A Movement of “Both/And”

There was a great series on NPR last week about young Americans moving away from religion. One of the points they made is that while many young people are moving to the left, organized religion is moving to the right. For the first time, the number of Protestants is seriously dipping. I think it’s time for liberal religious traditions (in my case I’m concerned about liberal Jewish movements) to make a compelling case. Here’s my stab at it.

It seems that to be a religious person today in the United States, one has to follow extremist leaders and their doctrines or focus on the positive aspects of religious communities and traditions while ignoring the rest. You don’t have to make that choice if you are part of a liberal Jewish movement. Liberal Judaism is a faith tradition not of either/or, but of both/and.

  • We both accept scientific fact and believe the stories of our tradition contain existential truths.
  • We are both intellectually curious and spiritually aware.
  • We are energized and inspired by both change and tradition.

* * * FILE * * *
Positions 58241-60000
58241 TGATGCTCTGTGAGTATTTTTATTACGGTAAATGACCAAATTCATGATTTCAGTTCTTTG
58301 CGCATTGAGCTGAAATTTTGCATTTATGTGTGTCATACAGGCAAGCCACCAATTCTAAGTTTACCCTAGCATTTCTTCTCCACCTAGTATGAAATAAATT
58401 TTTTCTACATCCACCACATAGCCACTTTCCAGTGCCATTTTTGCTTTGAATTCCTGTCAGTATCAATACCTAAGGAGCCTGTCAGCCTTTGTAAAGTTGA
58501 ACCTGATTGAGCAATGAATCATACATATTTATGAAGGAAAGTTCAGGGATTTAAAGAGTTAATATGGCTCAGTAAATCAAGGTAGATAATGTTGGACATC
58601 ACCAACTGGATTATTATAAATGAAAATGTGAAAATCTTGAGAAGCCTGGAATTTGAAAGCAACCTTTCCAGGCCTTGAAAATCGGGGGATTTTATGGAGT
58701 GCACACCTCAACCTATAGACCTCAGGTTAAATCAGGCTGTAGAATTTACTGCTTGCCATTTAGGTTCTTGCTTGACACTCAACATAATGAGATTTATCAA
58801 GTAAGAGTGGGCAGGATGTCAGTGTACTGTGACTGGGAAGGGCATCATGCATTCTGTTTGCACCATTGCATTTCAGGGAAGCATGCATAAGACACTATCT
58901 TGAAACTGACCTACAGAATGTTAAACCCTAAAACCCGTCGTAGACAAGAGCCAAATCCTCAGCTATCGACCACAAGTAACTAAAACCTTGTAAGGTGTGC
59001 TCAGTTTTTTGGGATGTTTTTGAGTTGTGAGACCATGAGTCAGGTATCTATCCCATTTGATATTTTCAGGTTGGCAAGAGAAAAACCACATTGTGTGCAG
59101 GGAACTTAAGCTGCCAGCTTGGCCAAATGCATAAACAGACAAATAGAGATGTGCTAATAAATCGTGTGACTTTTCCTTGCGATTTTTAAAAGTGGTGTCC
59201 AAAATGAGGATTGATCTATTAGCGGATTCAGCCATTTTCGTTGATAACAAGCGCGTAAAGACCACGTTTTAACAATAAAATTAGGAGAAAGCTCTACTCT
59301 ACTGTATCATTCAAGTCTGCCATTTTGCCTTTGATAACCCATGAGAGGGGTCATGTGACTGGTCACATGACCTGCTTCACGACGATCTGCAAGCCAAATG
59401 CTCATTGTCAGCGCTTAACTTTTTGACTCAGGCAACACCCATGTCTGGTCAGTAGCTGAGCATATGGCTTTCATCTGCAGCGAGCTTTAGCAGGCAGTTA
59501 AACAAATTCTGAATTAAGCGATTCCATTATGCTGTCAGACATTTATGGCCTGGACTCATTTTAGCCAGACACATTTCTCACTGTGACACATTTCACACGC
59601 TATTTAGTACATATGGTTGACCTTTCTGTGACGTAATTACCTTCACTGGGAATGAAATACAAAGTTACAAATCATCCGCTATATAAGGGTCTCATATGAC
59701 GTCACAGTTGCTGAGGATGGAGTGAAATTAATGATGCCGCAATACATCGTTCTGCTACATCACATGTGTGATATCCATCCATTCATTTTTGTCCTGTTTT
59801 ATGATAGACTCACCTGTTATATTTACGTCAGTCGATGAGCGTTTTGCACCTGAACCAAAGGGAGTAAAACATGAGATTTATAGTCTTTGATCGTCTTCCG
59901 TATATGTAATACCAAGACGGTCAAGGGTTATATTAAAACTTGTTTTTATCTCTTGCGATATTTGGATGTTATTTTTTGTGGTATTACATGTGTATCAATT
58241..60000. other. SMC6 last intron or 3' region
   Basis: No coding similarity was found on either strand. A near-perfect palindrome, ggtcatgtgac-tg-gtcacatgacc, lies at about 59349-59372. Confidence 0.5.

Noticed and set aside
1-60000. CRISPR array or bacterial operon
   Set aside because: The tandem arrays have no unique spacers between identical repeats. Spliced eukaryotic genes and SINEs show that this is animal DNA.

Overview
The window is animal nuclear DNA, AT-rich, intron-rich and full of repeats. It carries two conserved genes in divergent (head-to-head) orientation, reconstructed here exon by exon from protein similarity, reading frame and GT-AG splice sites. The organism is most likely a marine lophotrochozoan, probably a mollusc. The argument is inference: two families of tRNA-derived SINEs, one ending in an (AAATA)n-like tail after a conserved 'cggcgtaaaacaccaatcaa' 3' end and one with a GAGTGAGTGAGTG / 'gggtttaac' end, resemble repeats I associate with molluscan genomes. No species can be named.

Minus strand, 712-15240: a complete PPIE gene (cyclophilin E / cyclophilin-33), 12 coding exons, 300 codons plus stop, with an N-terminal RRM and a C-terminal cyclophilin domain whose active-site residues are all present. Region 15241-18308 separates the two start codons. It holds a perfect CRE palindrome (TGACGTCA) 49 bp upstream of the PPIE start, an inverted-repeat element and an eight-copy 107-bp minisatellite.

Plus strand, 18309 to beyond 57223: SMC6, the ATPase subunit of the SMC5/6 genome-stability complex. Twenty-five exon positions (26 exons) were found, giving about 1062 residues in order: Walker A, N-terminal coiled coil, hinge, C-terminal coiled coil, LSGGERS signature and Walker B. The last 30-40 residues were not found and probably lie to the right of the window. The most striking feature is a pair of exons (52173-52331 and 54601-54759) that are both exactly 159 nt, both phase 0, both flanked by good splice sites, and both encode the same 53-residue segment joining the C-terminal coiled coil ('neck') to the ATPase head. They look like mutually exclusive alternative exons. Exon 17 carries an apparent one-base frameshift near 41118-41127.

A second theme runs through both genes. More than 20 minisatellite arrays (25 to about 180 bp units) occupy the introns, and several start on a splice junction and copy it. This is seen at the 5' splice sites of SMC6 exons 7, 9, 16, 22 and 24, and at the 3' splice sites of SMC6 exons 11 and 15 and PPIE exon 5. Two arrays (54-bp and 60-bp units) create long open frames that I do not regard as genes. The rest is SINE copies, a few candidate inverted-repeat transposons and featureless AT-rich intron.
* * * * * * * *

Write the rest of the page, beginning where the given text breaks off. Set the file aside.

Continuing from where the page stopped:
• We value and respect both individual needs and the needs of the community as a whole.
  • We care about both universal causes including hunger and civil rights and have a high concern for Israel and Jews everywhere.
  • We both embrace creative expression, learning and exploration, and we are supported by long-standing Jewish communal institutions.

Being both/and is not trying to be something for everyone. It is not wishy-washy. It is a philosophy for a progressive, integrated and modern Jewish community, one that adapts while still preserving its essential core. Judaism offers us a way to grapple with life’s most challenging and invigorating questions. It gives comfort where there is none. It pushes us to be better than we might. Our tradition is robust, and it is relevant to the issues we face today. The more people who seriously participate in its evolution, the stronger it becomes.

What would you change? Do you think people could get behind this? Whom do you know that is making a compelling case for liberal Judaism?


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